As the month of May blossoms and we continue our exploration of Paper in a Digital Age, ADC will be busy covering anything and everything paper, from our Paper Expo this Thursday, to the debate about the medium’s relevance that has become a foundation of the design community, to all the paper-based art we can find. Luckily, New York City has an endless supply of niche art to take in, with exhibitions opening at galleries and museums nearly every day and a rich offering of special-interest institutions championing their specific mediums.
One such institution is The Drawing Center, which is the only fine arts institution in the country that focuses solely on the exhibition of drawings. Rather than treating sketches and other works on paper as a means to the end of painting or as a “practice” for other forms, The Drawing Center celebrates the art of putting pencil to paper as worthy of its own study and conversation.
Their current exhibition features a collection of drawings by the timeless architect Lebbeus Woods, on display now through June 15. Woods created almost all of the stunningly complex and other-worldly drawings, maps, and designs in this show using pencil and paper — and never intended them to have a life off the page. That he spent so many hours, days and in some cases, years, shading, etching, and sketching these blueprints for architectural dreams he knew (and preferred) would never be realized lends the show an air of holiness, casting Woods as some kind of architect-cum-monk.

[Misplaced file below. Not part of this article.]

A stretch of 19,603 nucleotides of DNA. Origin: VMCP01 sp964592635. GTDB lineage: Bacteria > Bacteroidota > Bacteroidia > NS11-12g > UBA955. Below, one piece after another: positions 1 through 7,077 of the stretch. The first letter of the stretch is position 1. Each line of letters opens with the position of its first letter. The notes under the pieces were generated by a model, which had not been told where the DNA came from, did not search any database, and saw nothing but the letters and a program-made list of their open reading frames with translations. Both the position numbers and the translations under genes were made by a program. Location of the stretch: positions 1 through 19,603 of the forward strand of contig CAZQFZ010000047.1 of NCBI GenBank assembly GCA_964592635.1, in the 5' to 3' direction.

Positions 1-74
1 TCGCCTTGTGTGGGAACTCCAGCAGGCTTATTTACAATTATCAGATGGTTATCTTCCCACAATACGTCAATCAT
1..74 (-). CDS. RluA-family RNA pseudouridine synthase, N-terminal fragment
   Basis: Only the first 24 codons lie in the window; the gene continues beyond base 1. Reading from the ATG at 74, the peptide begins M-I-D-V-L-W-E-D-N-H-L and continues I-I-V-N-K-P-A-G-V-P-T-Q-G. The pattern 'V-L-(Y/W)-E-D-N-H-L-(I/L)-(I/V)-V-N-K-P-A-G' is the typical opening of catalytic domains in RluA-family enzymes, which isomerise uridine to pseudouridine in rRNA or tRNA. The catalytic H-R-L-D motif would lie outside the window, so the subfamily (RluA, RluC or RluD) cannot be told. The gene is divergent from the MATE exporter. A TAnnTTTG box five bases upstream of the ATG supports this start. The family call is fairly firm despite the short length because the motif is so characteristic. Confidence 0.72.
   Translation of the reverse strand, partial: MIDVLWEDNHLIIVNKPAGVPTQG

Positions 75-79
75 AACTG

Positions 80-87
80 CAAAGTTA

The incredible detail in these pieces is only surpassed by their imaginative power: a series of plans for a beautiful space-traveling memorial to Albert Einstein, drawings of cityscapes that consider new possibilities for the organization of physical space, and a collection of notebooks detailing Wood’s understanding of political influences on architecture are some highlights of this quietly monumental exhibit. Perhaps because they so poignantly juxtapose the complexity of the collective experience of space with the simplicity of paper as a medium, these drawings remind the viewer that the purest form of artistic expression will never require touch-screens or styluses.
The same conclusion can be drawn from a small but affecting exhibit at Gallery GAIA called Paper Cuts, which features five artists who actually make the paper they use in their work, attuning to the medium’s nuances from the very beginning of their process. The colorful, collage-like pieces light up this small space in the Vinegar Hill neighborhood, which features monthly shows and is focused on providing an intimate space for encountering contemporary art. Gallery GAIA has limited hours on Saturdays and Sundays from 2-8 PM but can also be visited by appointment.
Stay tuned for more reviews and coverage of all the paper-based exhibits and events taking place this month across New York City, and email firstname.lastname@example.org if you have an event or show you’d like to see covered anywhere else in the world!